Overall I’d say Pillsbury’s Banana Bread Batter is unique and absurdly convenient for a consumer need that I’m not entirely certain exists. But it sticks the landing with a fluffy, tasty cake bread ending. I would suggest adding mix-ins like chocolate chips, walnuts, or maybe even another real banana to jazz it up a little.

Purchased Price: $6.49
Size: 30 oz log (makes 1 loaf)
Purchased at: Mariano’s (Kroger)
Rating: 7 out of 10
Nutrition Facts: (1/15 of a loaf) 190 calories, 6 grams of fat, 2.5 grams of saturated fat, 0 grams of trans fat, 20 milligrams of cholesterol, 200 milligrams of sodium, 32 grams of carbohydrates, 0 grams of fiber, 17 grams of sugar (including 14 grams of added sugar), and 2 grams of protein.

REVIEW: Morningstar Farms Pringles Original Flavored Chik’n Fries

Morningstar Farms has teamed up with fellow Kellogg’s brand, Pringles, to bring us Pringles Original Chik’n Fries.

You might ask, “What the heck is a Chik’n Fry?” Well, it’s when you take the food that you normally feed TO chickens, mash it together, fry it up, and give it a clever name. In this case, they’ve also taken the extra step to hopefully bring more folks into the fold of plant-based foods by wrangling in the Pringles brand. These pairings are tactful, and the results can be very successful. I tend to enjoy Morningstar Farms’ plant-based breakfast patties and spicy chik’n products, so I was hopeful when picking these up.

(Before baking, banana for scale. I did not bake the banana.)

Upon first impression, I found these chik’n fries to be small and narrow, similar in size to fast food chicken fries I’ve tried in the past. I don’t have an air fryer, so I followed the standard oven instructions. Based on what my in-laws keep telling me, I’m sure these would have tasted better if blessed by the holy burps of an air fryer, so maybe someone else can try that and let us know in the comments.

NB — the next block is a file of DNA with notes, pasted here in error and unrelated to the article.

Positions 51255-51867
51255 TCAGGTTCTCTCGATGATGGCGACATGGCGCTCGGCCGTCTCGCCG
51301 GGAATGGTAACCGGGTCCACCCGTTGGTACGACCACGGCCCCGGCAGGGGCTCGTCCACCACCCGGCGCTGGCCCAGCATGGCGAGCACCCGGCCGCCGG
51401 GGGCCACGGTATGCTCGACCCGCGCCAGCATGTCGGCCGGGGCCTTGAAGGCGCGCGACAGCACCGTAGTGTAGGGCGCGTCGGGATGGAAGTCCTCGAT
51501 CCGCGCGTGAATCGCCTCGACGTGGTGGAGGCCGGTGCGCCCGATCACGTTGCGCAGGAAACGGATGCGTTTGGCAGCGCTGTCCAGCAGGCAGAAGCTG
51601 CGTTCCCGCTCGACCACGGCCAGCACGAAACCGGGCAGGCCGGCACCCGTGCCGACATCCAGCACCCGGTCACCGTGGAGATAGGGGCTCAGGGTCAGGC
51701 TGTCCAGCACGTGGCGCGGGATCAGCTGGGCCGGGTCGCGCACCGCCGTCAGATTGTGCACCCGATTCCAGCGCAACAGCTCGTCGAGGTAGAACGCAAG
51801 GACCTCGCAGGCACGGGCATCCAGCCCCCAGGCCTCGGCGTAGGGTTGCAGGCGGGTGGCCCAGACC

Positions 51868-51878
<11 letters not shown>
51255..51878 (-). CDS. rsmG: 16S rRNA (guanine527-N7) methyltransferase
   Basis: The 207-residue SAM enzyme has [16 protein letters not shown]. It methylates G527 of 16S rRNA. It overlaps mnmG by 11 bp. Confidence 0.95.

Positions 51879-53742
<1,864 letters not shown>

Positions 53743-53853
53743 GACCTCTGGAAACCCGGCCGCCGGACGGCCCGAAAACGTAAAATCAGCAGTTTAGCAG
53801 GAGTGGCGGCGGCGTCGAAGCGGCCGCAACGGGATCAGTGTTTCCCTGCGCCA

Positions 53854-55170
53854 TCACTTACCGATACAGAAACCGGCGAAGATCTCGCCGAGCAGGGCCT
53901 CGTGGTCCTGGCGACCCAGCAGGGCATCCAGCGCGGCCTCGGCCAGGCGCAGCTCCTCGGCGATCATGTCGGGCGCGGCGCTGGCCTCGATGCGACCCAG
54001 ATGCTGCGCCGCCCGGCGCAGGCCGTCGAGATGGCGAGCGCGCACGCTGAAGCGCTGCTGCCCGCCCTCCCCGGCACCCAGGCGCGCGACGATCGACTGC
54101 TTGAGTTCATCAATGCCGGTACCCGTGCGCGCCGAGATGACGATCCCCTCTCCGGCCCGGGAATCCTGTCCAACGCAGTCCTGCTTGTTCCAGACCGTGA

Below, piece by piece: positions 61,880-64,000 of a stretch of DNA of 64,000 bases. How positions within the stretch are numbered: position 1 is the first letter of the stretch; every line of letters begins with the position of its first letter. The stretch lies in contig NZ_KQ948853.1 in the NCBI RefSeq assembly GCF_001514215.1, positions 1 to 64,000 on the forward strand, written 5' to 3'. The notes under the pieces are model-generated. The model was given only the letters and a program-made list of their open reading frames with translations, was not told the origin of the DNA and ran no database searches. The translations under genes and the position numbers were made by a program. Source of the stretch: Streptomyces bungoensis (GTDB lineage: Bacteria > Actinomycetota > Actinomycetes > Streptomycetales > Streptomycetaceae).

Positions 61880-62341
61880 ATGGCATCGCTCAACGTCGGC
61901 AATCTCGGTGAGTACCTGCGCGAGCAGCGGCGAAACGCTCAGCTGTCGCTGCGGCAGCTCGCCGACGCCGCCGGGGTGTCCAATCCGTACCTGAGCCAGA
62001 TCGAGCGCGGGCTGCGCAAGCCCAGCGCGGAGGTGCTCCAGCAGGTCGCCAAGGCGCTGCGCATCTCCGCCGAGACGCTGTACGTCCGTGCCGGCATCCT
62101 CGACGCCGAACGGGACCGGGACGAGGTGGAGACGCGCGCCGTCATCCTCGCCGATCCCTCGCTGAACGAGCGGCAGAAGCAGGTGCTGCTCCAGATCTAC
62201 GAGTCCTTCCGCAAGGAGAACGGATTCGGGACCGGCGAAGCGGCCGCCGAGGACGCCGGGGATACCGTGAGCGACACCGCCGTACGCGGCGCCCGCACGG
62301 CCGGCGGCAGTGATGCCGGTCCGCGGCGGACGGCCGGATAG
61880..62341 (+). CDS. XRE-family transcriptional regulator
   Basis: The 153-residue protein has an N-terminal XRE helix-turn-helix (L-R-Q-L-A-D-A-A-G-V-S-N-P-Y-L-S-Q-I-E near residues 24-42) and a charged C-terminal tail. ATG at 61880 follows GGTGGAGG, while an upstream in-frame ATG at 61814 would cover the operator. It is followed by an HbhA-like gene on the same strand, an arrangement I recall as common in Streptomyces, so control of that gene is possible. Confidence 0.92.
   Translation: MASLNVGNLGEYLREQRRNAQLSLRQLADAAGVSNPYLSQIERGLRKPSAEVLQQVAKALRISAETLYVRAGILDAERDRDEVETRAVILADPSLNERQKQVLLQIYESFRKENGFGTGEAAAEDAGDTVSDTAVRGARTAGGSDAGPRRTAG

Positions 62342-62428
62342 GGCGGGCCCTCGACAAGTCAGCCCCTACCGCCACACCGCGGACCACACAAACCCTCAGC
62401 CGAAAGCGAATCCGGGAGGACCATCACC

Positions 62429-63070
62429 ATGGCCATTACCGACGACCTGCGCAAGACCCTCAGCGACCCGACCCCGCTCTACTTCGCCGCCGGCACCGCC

The fries came out of the oven a nice golden brown and glistening slightly. They smelled great and had developed a crunch on the exterior. Ketchup clung to the side without any trouble and without bending the fry.

Unfortunately, that’s where most of the appetizing attributes ended. If I closed my eyes, you could convince me I’d bitten into a fish stick with years of freezer burn. They were very, very bland. The crunchy coating was fine but definitely under-seasoned. Aren’t Pringles salty? And speaking of Pringles, the ingredient line on these Pringles Original Chik’n Fries lists “potato chips,” but as I’m sure regulars of this site are already aware, Pringles are potato CRISPS. Were Pringles even used? Then again, if they were, and Pringles are re-formed dried potatoes, does that mean they formed Pringles just to crush them back up again and encrust this bland rectangle? The world may never know.

The texture of these plant-based chik’n fries was on par with Morningstar Farms products. They have developed a nice layered matrix that resists when you bite just enough to simulate something close to a chicken nugget. The inside appearance gives itself away as plant-based pretty quickly, but I don’t think that matters as much for some reason.

Overall, I just wish these tasted better. With a co-brand like Pringles, I was expecting some irresistible savory flavors, but I didn’t find it in either the coating or the chik’n. Maybe they’ll do better with the Scorchin’ Cheddar Cheeze flavor expected later this fall. But even as a type that, I realized “Cheeze” is spelled with a Z, meaning it’ll probably be a non-dairy flavor powder. We can hope for the best, I suppose.

Purchased Price: $6.99
Size: 13.5 oz bag
Rating: 5 out of 10
Purchased at: Mariano’s (Kroger)
Nutrition Facts: (about 5 pieces) 200 calories, 10 grams of fat, 1.5 grams of saturated fat, 0 milligrams of cholesterol, 670 milligrams of sodium, 19 grams of carbohydrates, 2 grams of fiber, 2 grams of sugar, and 11 grams of protein.